Early estimates indicate APSU’s enrollment numbers will equal or slightly improve compared to the 2014-2015 academic year. This is in contrast with  Governor Bill Haslam’s recent TN Promise plan which was expected to decrease enrollment in four-year universities in Tennessee.

Haslam’s TN Promise plan offers a tuition-free, two-year degree from community colleges around Tennessee and, as a result, expected to take a toll on the number of incoming freshmen attending four-year universities like APSU for the first two years after his plan was implemented.

APSU is now expected to match previous numbers or experience growth compared to the 1,494 first-time freshmen in 2014.

An estimated 1,500 students passed through the Dunn Center on Friday, Aug. 21, for the convocation ceremony welcoming the class of 2019.

The speakers included President Alisa White, SGA President Will Roberts, Vice President of Student Affairs Sherryl Byrd and Provost and Vice President of Academic Affairs Rex Gandy.

Each speaker offered freshmen encouraging words, helpful hints and an overall feel of the APSU experience.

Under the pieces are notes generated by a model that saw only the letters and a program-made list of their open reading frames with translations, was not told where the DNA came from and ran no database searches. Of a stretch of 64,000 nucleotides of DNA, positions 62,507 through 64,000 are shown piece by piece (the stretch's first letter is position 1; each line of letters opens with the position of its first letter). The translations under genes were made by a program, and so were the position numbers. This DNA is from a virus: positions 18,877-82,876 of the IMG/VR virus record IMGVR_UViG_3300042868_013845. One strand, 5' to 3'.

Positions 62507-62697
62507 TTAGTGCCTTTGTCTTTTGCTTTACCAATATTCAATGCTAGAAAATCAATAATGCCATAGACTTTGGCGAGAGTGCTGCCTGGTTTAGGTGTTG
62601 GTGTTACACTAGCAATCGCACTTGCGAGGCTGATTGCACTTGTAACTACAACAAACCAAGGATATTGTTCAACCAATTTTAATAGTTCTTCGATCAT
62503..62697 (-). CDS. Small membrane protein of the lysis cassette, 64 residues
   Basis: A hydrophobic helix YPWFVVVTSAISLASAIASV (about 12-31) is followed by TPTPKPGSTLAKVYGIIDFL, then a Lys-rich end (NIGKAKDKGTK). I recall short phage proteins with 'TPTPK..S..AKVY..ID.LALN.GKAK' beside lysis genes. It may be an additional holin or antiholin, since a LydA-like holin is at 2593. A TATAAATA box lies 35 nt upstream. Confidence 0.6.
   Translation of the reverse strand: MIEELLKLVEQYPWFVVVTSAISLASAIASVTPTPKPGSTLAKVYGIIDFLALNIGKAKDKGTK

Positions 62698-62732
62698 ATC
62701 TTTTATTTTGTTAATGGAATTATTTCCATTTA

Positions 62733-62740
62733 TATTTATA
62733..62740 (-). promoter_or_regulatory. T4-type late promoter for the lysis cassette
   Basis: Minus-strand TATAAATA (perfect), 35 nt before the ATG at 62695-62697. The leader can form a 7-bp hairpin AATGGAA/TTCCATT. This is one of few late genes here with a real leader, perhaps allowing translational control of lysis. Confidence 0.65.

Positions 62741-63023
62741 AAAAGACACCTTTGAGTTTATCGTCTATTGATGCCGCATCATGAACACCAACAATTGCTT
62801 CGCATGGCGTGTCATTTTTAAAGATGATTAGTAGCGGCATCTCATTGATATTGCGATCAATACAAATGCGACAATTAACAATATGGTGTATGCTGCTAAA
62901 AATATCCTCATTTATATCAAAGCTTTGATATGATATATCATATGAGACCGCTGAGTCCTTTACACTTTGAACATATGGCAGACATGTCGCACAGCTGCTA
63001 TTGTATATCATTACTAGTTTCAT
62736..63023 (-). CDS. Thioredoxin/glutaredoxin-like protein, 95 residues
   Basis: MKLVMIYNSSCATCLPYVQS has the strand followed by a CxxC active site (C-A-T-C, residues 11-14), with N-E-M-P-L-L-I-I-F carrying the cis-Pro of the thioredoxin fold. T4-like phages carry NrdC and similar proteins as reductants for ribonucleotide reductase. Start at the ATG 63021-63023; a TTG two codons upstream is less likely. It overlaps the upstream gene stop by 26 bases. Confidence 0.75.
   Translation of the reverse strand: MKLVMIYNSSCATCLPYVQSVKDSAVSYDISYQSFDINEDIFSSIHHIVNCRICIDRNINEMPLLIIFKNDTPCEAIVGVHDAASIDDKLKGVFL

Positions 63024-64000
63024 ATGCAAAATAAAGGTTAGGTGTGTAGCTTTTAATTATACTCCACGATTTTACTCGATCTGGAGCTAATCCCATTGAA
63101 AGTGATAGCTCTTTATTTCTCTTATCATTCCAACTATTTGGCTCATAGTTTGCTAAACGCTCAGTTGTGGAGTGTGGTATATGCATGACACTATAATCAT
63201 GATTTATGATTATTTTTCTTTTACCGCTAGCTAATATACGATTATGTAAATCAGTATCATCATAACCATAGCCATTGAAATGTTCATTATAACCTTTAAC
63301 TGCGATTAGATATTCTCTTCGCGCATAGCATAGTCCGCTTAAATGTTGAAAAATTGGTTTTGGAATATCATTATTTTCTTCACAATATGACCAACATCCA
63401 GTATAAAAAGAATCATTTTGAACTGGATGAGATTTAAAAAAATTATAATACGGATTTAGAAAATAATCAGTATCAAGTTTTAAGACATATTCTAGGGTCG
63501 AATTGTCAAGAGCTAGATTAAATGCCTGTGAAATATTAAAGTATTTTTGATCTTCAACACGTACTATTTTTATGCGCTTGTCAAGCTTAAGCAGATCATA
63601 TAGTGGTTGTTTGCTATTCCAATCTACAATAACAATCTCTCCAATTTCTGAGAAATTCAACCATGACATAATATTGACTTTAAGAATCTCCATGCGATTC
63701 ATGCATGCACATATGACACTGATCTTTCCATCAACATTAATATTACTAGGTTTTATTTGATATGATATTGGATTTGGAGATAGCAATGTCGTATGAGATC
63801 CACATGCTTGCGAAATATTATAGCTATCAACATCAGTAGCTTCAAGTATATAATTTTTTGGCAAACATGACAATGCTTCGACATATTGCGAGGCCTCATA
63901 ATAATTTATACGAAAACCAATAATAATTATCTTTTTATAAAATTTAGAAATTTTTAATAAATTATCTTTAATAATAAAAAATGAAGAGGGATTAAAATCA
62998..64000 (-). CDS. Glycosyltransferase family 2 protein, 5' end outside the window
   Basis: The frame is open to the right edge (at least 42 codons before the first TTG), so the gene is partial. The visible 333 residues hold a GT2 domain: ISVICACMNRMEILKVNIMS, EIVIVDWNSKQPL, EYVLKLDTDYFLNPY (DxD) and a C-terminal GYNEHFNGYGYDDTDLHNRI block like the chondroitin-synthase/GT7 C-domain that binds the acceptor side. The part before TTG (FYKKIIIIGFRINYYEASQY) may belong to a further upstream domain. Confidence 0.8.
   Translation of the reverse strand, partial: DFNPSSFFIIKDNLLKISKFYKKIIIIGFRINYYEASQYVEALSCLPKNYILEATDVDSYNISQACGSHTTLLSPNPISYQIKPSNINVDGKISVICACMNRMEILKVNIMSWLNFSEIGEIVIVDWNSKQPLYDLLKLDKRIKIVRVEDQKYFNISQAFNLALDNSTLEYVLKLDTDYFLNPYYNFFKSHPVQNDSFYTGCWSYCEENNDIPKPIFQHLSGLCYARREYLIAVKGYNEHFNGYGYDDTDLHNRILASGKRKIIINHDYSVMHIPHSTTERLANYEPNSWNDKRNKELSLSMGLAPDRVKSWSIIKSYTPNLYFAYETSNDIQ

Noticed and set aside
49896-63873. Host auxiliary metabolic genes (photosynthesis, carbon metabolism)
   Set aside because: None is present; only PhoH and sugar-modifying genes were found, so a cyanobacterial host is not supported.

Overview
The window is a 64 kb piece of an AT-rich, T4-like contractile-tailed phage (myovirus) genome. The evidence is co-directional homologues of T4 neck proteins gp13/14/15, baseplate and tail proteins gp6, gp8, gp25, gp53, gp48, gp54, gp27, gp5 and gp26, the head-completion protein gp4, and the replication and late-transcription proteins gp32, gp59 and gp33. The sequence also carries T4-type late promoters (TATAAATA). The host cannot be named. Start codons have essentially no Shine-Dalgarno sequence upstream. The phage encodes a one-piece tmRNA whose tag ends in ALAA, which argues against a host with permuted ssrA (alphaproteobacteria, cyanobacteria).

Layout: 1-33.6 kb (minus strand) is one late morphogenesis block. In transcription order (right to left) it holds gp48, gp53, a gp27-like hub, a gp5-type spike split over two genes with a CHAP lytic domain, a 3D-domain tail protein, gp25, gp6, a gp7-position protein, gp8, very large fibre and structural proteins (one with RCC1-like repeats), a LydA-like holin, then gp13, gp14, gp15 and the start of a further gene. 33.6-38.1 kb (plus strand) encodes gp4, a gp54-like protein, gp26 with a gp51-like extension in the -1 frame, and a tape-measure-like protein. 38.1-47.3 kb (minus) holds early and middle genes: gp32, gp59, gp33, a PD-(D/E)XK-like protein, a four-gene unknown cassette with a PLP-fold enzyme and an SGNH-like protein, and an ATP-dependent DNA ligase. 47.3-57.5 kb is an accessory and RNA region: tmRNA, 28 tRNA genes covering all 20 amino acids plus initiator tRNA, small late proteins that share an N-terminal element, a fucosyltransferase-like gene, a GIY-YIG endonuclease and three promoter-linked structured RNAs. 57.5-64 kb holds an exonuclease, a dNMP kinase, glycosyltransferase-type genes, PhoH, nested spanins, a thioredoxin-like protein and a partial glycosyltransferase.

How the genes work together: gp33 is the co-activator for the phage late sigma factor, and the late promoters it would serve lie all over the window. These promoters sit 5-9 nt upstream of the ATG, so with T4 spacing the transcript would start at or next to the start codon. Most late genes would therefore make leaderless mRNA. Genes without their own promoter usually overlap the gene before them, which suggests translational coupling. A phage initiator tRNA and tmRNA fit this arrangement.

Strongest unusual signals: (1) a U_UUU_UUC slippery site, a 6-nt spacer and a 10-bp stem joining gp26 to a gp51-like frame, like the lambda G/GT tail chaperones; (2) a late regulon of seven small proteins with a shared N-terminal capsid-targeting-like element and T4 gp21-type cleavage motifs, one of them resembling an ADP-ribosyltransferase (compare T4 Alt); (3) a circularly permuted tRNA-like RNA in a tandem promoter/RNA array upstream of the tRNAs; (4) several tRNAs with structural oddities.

White was the first speaker to take the podium, and she focused primarily on skills to help students succeed during their college career.“You have a great deal of influence over your life, by how you study, how you work and which friends you choose,” White said. “I’d also encourage you to graduate in four years. You are not the class of 2020 or the class of 2021. You are the class of 2019.”

With the predicted increase in enrollment numbers, APSU did not seem to take the expected hit since four-year universities like APSU still appeal to many students in spite of the TN Promise.

There are different reasons why freshmen choose to attend APSU.

“My family went here, it was cheap enough to come here instead and I just didn’t want to stay in town at a community college,” said freshman communications major Jacks Keith.

Freshman Ricco Person said he chose APSU because of the diverse course options.

“I was going to Tennessee Technical University, but they didn’t offer the courses I needed,” Person said.

Vice President of Student Affairs Sherryl Byrd spoke on statistics regarding the governor’s “Drive to 55” initiative.

“The governor is striving to increase the number of Tennessee residents with a higher education credentials to 55 percent by the year 2025,” Byrd said. “That’s only 10 years away. The number right now is only in the 30th percentile. So we have work to do.”

White spoke on the initiative during her faculty convocation address on Wednesday, Aug. 19. White focused on plans to increase enrollment by discussing how the “Drive to 55” would help challenge faculty to keep students learning and increase their desire to graduate with a college degree. TAS